We’re bringing aspects into ZIO 2.0 as a first-class construct

    trait ZIOAspect[-R, +E] {
  def apply[R1 <: R, E1 >: E, A](zio: ZIO[R1, E1, A]): ZIO[R1, E1, A]
}

sealed trait ZIO[-R, +E, +A] {
  def @@ [R1 <: R, E1 >: E](aspect: ZIOAspect[R1, E1]): ZIO[R1, E1, A] = aspect(this)
}
  

ZIO Test has a concept of “aspects” — polymorphic functions that accept and return specs. They allow you to time out tests, run them in parallel, access environment variables, run tests only on the JVM, and so forth. Aspects are enormously powerful and very convenient.

A ZIO Test aspect transforms one spec to another spec, but aspects appear everywhere. Aspects appear in Caliban. They appear in ZIO Query. They appear in resilienze, a community ZIO library. Once you start seeing them, you can see them everywhere.

Fundamentally, an aspect is just a polymorphic function that allows you to modify the error, environment, or success type of some functional effect in a well-defined way.

Thanks to the work of Adam Fraser and me, we’re going to bring aspects into ZIO 2.0 as a first-class construct so that different library authors don’t have to re-invent the same thing.

ZIO 2.0 will ship with many different aspects, possibly including timeout, retry, repeat, bulkhead, rate-limiting, and other patterns. Third-party libraries can build their aspects that compose seamlessly with ZIO’s aspects.

    object ZIOAspect {
  def timeoutFail(d: Duration) = ...
  val bulkhead = ...
  val trace    = ...
  def rateLimit(n: Int) = ...
}
import ZIOAspect._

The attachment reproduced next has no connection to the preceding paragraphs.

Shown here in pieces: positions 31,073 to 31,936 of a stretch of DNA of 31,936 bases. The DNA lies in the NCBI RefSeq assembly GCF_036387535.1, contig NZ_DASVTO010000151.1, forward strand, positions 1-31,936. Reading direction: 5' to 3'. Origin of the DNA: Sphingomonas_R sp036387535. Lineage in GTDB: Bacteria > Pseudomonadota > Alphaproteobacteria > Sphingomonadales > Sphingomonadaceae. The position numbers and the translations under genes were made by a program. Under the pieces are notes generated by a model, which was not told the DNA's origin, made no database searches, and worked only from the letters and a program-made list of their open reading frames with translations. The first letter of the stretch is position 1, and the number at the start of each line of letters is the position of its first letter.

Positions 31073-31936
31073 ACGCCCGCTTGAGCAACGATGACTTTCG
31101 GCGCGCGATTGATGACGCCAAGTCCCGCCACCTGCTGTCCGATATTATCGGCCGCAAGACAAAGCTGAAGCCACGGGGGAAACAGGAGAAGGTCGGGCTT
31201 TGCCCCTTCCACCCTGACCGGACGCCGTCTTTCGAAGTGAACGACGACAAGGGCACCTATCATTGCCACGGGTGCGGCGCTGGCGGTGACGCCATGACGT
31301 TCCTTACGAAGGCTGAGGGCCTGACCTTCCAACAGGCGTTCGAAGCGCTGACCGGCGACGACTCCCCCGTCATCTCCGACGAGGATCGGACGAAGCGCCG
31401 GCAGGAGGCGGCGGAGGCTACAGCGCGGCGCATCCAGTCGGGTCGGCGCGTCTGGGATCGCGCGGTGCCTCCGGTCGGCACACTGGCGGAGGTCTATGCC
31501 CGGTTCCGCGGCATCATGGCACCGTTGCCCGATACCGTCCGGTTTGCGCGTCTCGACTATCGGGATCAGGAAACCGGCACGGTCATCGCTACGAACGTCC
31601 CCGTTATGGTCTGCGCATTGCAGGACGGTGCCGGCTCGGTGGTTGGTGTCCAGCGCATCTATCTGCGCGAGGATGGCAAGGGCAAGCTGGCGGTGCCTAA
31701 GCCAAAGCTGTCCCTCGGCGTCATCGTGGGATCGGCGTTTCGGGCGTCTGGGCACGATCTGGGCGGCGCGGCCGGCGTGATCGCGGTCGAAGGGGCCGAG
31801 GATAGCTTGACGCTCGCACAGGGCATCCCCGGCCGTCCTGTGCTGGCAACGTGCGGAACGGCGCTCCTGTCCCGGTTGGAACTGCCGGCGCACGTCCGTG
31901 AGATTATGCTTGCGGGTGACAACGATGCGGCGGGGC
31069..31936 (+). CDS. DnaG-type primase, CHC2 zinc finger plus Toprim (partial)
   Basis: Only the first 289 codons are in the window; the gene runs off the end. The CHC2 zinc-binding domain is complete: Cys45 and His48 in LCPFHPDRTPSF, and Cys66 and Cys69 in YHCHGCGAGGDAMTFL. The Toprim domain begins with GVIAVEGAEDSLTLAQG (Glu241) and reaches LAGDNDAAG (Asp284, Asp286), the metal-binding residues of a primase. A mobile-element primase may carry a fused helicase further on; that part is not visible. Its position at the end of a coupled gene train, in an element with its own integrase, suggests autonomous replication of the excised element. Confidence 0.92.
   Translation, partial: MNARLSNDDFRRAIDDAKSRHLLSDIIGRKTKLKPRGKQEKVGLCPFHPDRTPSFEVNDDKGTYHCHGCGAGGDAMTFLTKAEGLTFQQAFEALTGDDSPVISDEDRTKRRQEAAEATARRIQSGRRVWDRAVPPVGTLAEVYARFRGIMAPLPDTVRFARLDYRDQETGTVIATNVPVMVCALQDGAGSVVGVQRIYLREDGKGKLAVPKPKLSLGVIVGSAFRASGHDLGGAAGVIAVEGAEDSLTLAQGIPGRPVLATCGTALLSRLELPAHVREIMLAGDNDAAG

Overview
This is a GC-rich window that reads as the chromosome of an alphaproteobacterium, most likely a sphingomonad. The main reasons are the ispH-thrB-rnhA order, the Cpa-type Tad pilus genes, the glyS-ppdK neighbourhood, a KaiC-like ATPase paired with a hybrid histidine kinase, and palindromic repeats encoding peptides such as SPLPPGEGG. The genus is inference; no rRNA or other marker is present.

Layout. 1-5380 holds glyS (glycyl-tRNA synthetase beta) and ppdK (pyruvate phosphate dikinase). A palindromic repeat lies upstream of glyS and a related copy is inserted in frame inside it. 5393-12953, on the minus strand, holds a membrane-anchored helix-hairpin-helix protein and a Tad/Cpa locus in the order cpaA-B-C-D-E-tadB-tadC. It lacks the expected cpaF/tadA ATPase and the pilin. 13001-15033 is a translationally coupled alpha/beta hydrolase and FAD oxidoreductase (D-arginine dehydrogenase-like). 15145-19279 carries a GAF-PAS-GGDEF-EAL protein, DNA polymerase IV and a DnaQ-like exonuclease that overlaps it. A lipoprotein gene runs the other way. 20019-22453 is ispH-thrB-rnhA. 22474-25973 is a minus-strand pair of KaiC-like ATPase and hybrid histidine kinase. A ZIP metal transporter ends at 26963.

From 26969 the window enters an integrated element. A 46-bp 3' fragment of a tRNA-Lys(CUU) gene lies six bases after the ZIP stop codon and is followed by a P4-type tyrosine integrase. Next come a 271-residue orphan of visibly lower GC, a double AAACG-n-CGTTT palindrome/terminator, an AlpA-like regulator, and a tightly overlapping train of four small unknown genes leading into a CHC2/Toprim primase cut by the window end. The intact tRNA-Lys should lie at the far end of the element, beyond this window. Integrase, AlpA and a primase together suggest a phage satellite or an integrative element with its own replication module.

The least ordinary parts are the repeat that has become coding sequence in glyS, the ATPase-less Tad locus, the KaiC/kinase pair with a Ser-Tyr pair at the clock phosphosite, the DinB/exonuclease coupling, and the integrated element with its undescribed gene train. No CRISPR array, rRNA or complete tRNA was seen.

myEffect1 @@ timeoutFail(60.seconds) @@ trace @@ rateLimit(200)

val allAspects = ZIOAspect.allOf(timeoutFail(60.seconds), trace, rateLimit(200))

myEffect2 @@ allAspects
  

Support for application state management

In other news, we will be bringing support for application state management directly to ZIO. Some people have wondered if ZIO will ever get more types of parameters. It already has three, but what about another one for application state?

It turns out that ZIO never needs more than three type parameters. The reason is these three parameters (context, failure, and success) are as powerful as you can imagine, easily powerful enough to facilitate state management.

This support will only be a few lines of code, and it will give you the full power of the so-called “state monad” or “state monad transformer”, but without any of the drawbacks (it will be fast, concurrent-safe, and memory-sparing).

    final case class State[S](ref: FiberRef[S])

...
final case class MyState(counter: Int)

for {